Throughout the centuries earring design concentrated on fashion, not comfort. From the primitive stick-through-the-ear beginnings to those pinching screw-backs of the 20th century, women were at the mercy of the painful earring clip. In the 1940s, one woman, Judith McCann, set out to change that circumstance with a totally new jewelry design called Wingback earrings.
Who Was Judith McCann?
Judith McCann, an artist and designer, first decided to reinvent the earring when a friend presented her with some loose stones. She explained, in her own words, in an interview in 1946:
“All I wanted at the time was a pair of earring backs that would hold – with no pain or nosedives under the table – two unset aquamarine stones as big as hickory nuts”
This wasn’t just a dream on her part. McCann had the skills to succeed. Born in Trenton, Tennessee, she earned a degree from the School of Fine Arts at George Washington University in St. Louis. After college McCann became a fashion coordinator with the G. Fox & Co. department store in Hartford Connecticut. From there McCann moved to New York City and worked as fabrics editor for the Simplicity Pattern Company from 1941 to 1943.
After hours McCann was creating art using wire on canvas, and wire was just the thing she needed for her earring design. Working from home and heating the wire over the kitchen stove, McCann made countless iterations until she had the perfect design. McCann applied for her first patent in 1944, which was granted in 1947. Subsequent improvements were patented in 1950 and 1952.
What are Wingback Earrings?
Named the Wingback, this mechanism boasted a pair of tiny “wings” that slipped over the curve of the ear. This design was revolutionary due to its flexibility and ability to be adjusted to each individual ear. By evenly distributing weight in the hollow curve of the ear and not at the edge of the ear lobe, the design was especially suited for earrings of considerable weight and size. To wear a Wingback, one held the lobe of the ear between the thumb and forefinger and, with the other hand, slipped the earring upward; close to the cheek so that the wire curved behind the ear and the wings slid into place.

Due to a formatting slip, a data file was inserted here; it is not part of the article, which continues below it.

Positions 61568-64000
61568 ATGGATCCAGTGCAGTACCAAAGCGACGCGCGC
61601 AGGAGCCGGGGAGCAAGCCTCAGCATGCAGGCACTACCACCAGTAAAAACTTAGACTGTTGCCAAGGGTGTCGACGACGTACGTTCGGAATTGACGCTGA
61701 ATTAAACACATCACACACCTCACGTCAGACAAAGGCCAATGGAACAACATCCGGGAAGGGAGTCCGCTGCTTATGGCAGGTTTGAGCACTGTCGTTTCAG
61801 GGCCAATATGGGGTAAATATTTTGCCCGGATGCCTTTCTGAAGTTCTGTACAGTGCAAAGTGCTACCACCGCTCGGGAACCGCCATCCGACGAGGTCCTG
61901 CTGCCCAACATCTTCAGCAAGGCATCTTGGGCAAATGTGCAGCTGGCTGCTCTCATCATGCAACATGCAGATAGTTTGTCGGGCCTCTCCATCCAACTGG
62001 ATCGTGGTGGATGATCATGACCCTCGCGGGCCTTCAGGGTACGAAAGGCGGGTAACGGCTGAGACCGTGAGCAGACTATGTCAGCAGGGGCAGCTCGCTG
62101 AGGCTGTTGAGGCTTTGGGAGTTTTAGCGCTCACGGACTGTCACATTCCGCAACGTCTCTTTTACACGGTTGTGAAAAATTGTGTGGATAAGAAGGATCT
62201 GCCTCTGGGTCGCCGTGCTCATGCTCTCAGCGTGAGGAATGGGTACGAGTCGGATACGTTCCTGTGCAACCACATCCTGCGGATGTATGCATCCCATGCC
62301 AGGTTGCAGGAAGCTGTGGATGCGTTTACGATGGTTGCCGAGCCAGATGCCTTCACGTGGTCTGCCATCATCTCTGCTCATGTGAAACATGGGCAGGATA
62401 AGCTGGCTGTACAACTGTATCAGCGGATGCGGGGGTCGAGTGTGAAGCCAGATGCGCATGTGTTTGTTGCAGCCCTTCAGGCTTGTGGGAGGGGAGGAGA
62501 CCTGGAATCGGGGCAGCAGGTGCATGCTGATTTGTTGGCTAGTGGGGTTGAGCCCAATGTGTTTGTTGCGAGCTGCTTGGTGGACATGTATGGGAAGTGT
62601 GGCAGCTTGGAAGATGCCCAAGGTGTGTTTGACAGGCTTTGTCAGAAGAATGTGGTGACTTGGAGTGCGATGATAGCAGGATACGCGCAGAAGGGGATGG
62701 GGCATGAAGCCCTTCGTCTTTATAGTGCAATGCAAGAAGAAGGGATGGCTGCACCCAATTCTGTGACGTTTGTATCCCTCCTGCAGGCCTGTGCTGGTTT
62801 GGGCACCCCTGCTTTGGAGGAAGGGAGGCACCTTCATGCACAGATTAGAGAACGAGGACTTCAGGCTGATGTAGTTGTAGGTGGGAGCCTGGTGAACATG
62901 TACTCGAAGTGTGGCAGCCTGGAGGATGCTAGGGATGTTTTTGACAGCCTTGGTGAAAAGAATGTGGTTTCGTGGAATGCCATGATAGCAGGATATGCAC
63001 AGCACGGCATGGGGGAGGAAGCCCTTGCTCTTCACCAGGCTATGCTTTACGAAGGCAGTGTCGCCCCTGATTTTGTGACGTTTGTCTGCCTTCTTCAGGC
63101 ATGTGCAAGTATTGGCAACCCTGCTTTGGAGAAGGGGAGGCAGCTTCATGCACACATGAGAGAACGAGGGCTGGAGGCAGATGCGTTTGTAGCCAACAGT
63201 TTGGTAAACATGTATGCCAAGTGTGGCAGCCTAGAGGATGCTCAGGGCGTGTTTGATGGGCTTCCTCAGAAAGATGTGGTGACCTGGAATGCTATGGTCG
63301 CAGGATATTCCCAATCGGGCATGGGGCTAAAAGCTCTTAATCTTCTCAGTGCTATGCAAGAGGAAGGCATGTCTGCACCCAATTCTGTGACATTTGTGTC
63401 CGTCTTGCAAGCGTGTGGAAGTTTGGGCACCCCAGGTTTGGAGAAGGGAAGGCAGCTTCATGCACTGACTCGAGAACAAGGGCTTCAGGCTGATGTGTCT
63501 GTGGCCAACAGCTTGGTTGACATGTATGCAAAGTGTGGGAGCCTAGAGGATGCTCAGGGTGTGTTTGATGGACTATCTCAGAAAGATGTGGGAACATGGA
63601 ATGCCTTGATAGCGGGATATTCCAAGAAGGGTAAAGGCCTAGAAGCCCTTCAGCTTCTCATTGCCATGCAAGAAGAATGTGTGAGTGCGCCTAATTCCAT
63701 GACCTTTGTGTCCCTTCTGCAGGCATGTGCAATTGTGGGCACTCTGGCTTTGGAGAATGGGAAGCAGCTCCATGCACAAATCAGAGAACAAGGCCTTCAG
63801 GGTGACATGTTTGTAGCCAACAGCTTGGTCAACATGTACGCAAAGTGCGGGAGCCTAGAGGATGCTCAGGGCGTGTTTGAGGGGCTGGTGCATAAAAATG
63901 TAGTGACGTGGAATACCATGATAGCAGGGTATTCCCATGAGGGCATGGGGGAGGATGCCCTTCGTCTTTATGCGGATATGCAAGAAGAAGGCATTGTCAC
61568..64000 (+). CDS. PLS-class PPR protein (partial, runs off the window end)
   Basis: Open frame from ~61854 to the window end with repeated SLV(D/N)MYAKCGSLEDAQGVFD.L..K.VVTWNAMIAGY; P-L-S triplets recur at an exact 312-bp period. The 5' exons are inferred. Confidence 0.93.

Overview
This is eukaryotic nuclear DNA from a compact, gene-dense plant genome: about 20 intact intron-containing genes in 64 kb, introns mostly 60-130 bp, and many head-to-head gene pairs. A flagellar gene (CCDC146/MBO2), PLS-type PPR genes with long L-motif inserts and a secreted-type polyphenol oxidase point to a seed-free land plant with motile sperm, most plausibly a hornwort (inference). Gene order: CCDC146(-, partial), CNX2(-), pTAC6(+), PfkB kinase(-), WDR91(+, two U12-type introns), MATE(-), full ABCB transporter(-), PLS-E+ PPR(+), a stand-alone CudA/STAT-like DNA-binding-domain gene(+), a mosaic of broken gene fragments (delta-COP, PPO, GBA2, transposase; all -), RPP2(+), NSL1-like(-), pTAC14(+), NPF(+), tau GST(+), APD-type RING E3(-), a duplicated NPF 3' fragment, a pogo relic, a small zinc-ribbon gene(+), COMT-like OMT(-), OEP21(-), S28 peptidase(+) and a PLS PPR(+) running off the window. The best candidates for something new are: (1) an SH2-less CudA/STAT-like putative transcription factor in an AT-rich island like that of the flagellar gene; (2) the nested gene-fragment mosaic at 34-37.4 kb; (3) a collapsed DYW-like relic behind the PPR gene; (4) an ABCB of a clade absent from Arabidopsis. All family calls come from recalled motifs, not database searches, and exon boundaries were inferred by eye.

McCann took her invention to a jewelry findings company to create samples and had the help of her husband Charles, a reporter with United Press Association, as promoter-in-chief. Soon major jewelry makers were using her design. From fine jewelers such as DeBeers to major costume houses including Coro and Adele Simpson, wingbacks energized mid-century earring design. In the 1960s McCann came out with her own earring line that also proved to be very popular.
The Shuvon Necklace
In addition to earrings, McCann created a necklace called Shuv-on. A set of two pearl or beaded necklaces, the Shuvon could be configured in over 20 different ways due to the clasp design. She also introduced a hoop earring that nested in the ear in a similar way to her original Wingbacks.
McCann resigned from her company, Judith McCann Designs, in 1964 due to health reasons and passed away at the young age of 62 in August, 1965. The company continued on until 1975 when it became a part of Elle Designs through a series of mergers.
As we now know, the Wingback earring never replaced traditional clips, no doubt due to the incredible amount of consumer education necessary to achieve sales. Today you can find beautiful vintage Wingback earrings both marked and unmarked at very reasonable prices. Wingbacks were considered very upscale so the ones you find today are usually very well made and quite beautiful. If you love earrings but find them uncomfortable or if you are just looking for unusual pieces of vintage jewelry to collect, consider a pair of Judith McCann’s wingback earrings, they are a lasting tribute to one woman’s ingenuity.